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Americans take note: In World Cup, a ‘flop’ is often a hit

Portugal’s Pepe, left, head-butts Germany’s flopping Thomas Mueller during a match Monday.
Portugal’s Pepe, left, head-butts Germany’s flopping Thomas Mueller during a match Monday.Bernat Armangue/AP

Americans may finally be embracing soccer, as this year’s World Cup draws unprecedented interest, and sports shows that usually shift from the NBA finals to Major League Baseball this time of year are pausing to discuss the play of Team USA. But, as The New York Times pointed out, one aspect of the game that’s perplexing for fans and challenging for American players is the global phenomenon of flopping — that is, halting play with a showy display of pain after being kicked or tripped.

In edging out nemesis Ghana 2-1 in the World Cup opener, team USA could not be accused of faking its way to victory. Clint Dempsey, who scored the Yanks' first goal, suffered a broken nose from a knee to the face. Jozy Altidore suffered a hamstring injury running down a ball at full speed. That was a far cry from Germany's 4-0 victory over Portugal, which was marred by a moment in which German star Thomas Mueller flailed to the ground like a two-year-old in a tantrum after a slight collision with Portugal's Pepe. The Portuguese player was so angered at Mueller's theater, he stood over Mueller and stupidly head-butted him, earning a red-card ejection. Meanwhile, Brazil's go-ahead goal in its opening victory against Croatia came after Brazilian forward Fred flopped like a mortally wounded animal, thus persuading an official to call a highly disputed penalty. Such antics are less practiced by the Americans, coming from a country where flopping in pro basketball results in $5,000 fines. US assistant coach Tab Ramos told the Times that flopping runs against the American nature "to try and make everything fair, to try and be fair to the game."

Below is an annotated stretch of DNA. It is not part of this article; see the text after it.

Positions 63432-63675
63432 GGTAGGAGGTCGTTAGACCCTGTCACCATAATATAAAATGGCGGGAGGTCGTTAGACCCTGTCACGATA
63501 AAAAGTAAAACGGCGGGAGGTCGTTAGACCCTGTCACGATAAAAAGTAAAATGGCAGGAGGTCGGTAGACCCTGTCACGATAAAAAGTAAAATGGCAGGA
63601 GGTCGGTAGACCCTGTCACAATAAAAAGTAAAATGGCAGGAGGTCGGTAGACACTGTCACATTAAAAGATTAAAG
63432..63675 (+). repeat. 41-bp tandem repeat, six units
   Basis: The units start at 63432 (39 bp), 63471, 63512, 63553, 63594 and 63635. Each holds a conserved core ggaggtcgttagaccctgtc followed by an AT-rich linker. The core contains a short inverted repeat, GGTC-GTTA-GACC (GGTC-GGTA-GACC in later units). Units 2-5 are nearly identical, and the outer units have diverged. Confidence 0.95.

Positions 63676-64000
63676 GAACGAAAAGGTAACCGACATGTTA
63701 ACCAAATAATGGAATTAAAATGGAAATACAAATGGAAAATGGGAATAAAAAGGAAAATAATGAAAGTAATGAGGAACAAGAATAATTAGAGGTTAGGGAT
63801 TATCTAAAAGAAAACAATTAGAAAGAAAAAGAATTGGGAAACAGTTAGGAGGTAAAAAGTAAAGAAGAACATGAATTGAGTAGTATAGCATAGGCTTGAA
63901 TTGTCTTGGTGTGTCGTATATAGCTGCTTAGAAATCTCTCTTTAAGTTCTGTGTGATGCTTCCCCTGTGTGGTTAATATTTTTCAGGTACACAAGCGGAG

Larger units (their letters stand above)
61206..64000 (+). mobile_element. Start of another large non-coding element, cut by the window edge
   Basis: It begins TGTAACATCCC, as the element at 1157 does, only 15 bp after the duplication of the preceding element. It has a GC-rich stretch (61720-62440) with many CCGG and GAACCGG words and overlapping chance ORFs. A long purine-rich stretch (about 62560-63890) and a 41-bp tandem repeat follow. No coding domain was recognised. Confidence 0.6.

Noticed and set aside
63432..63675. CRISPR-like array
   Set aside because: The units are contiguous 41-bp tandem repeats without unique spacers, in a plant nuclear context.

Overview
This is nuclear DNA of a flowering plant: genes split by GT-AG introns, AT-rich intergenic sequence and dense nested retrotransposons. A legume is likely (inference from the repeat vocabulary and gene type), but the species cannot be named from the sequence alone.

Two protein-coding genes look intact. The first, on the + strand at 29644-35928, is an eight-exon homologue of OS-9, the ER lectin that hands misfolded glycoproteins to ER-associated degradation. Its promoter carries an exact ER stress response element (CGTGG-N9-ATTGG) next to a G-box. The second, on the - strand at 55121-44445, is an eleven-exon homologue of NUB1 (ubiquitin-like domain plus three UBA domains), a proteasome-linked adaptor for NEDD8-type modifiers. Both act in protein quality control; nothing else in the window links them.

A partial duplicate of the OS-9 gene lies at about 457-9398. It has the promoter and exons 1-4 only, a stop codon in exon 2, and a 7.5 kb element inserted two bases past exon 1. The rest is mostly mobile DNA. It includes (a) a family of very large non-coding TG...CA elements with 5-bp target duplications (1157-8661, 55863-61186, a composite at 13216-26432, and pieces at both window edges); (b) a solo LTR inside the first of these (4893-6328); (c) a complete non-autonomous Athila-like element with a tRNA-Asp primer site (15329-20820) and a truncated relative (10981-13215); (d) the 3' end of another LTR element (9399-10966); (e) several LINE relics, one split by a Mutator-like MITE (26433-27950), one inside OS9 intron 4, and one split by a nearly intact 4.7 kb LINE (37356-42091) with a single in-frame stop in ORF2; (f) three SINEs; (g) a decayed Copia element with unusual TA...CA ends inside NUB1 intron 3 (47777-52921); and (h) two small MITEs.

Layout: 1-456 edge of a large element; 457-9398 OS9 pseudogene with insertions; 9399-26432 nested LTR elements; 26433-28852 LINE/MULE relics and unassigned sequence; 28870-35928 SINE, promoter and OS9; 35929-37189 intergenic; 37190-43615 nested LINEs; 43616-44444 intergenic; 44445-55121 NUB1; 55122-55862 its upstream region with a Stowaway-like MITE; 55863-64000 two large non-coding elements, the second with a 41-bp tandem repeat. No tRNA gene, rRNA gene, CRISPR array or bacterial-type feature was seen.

Ramos is being a little generous to his countrymen. American sports has its own forms of shenanigans, with spitballs and pine tar in baseball and defensive players faking injuries to slow down high-paced offenses in college football. And indeed, some members of the US team suggest they should become better actors lest, to borrow from Hamlet, conscience makes losers of them all. That sounds about right. If the United States is destined to be a big-time player in global soccer, its players should adapt to global norms.